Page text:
Indianapolis tops Jacksonville 28-25 thanks to defense and opportunism in the second half.
By DARRELL FRY, Times Staff Writer
© St. Petersburg Times, published September 9, 2002
JACKSONVILLE -- His team almost lost in the second half, but coach Tony Dungy wasn't complaining after a 28-25 win Sunday over the Jaguars in his Colts debut. After all, it took him five games longer to get his first win as Bucs coach in 1996.
Dungy's Colts survived two second-half turnovers that helped Jacksonville briefly take the lead. Then they got a crucial turnover to regain the lead, which they maintained in typical Dungy fashion with a late defensive stand.
"It was good to win," said Dungy, who had a cheering section of about 200 friends, family and church members who made the trip from Tampa. "Playing in a new division, going on the road, coming here and getting a win is a great feeling. And doing it with guys that you've been together with for six months, and you've got expectations and feelings for each other and to hang together and get it done is great."
The opening win at least temporarily silenced critics who wondered if Dungy's conservative, defense-oriented approach would drain some of the explosiveness out of one of the league's best offenses.
Even with star running back Edgerrin James seeing his first action of 2002 (he missed the preseason with injuries), the Colts showed plenty of firepower. If not for some mistakes, they might have scored a lot more.
As it was, the Colts had 307 total yards, 96 on their opening drive, and scored a touchdown in each quarter to slip past the pesky Jaguars, who showed remarkable resolve in pushing the Colts to the brink. James finished with 99 yards on 26 carries and quarterback Peyton Manning was 19-for-31 for 211 yards, three touchdowns and no interceptions.
Defensively, Dungy has work to do if he is to build the kind of stellar unit in Indianapolis he did with Tampa Bay. The defense held the Jaguars to 15 points if you take away 10 set up by turnovers, but it gave up 325 yards and 19 first downs.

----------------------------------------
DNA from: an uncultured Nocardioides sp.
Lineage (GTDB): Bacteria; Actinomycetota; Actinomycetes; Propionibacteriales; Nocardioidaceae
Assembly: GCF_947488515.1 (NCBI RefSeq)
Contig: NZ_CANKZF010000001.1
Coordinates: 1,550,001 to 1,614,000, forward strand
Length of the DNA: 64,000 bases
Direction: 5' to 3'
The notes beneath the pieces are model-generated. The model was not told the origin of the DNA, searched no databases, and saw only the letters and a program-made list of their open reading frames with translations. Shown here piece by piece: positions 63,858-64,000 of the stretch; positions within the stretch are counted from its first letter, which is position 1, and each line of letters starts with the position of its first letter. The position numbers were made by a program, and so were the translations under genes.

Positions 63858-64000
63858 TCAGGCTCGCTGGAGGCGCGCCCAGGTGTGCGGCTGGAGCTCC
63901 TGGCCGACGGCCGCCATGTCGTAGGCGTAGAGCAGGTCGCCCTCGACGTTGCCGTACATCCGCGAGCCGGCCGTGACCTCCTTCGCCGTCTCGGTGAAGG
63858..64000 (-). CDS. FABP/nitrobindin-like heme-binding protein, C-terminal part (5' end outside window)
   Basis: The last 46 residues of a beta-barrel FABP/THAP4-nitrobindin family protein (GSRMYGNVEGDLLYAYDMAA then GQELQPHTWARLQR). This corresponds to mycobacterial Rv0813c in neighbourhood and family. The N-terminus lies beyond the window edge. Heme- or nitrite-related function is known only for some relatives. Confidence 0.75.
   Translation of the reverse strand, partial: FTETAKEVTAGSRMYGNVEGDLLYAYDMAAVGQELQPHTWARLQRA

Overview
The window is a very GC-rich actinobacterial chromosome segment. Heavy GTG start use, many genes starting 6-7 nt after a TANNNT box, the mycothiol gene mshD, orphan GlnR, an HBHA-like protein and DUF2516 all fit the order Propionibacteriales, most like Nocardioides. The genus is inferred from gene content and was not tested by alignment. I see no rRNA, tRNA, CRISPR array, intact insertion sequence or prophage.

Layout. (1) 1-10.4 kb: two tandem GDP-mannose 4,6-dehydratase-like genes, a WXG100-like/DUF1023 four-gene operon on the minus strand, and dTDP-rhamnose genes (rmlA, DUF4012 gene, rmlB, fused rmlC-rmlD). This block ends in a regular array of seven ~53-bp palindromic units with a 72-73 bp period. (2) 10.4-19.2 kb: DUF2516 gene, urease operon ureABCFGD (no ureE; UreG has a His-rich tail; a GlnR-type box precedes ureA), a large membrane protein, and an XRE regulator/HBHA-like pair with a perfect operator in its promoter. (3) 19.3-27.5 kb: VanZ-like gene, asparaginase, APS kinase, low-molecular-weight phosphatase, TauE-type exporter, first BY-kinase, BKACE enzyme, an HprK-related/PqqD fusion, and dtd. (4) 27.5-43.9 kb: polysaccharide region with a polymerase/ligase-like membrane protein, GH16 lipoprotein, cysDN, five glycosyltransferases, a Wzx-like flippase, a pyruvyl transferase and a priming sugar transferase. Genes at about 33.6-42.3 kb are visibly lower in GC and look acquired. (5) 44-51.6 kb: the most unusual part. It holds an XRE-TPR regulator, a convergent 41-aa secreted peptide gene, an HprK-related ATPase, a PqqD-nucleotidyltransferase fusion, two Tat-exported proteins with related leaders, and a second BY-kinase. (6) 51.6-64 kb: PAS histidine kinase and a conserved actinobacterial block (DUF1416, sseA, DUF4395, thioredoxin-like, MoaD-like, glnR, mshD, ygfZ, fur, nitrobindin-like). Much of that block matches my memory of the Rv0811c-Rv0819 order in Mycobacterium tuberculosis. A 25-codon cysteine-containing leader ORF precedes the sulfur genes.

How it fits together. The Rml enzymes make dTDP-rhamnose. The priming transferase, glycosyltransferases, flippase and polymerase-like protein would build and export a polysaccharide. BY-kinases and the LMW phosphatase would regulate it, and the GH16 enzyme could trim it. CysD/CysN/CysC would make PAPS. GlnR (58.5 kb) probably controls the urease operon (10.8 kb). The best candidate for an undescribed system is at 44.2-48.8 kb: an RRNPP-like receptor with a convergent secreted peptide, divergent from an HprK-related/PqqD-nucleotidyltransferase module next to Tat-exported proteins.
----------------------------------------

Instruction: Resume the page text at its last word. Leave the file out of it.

"We didn't tackle and knock people back the way I like to see us," said Dungy, whose defense took an early loss when starting tackle James Cannida, a former Buc, injured his knee. "And when we had them down we just needed to make one play somewhere along the line, a sack at the right time, a fourth-down stop. We let them fight their way back, but I think it was good the way the game turned out."
He meant "good" that the defense held when the Jaguars took over with 1:02 left and failed to score after quarterback Mark Brunell's desperation pass to the end zone went incomplete on the game's final play.
The game, though, might not have come down to that had the Colts, leading 14-7 early in the third quarter, not fumbled on consecutive possessions. James caught a swing pass for 9 yards, then fumbled. The Jaguars recovered on the Colts 14, then kicked a field goal four plays later to close within 14-10.
Then, on the second play of the Colts' next possession, tight end Marcus Pollard coughed it up after a 5-yard catch near the Colts 25 (the play was reviewed but ruled inconclusive). Three plays later, Brunell hit receiver Patrick Johnson for an 18-yard touchdown and a 17-14 lead.
The Jaguars, who had the home crowd of 56,595 fired up, stopped the Colts on their next series. But on the ensuing punt, Jaguars return man Damon Gibson twice failed to pick up the low, lined kick and Indianapolis' Clifton Crosby recovered it near the Jaguars 20.
The Colts needed three plays to score. Manning hit an open Qadry Ismail in the left corner to take a 21-17 lead. Manning added another touchdown pass early in the fourth. The Jaguars countered with a Fred Taylor touchdown run and a two-point conversion to make it 28-25, setting the stage for the Colts' late defensive stand.
"That's what we planned," Dungy said. "Let the defensive win it if we had to."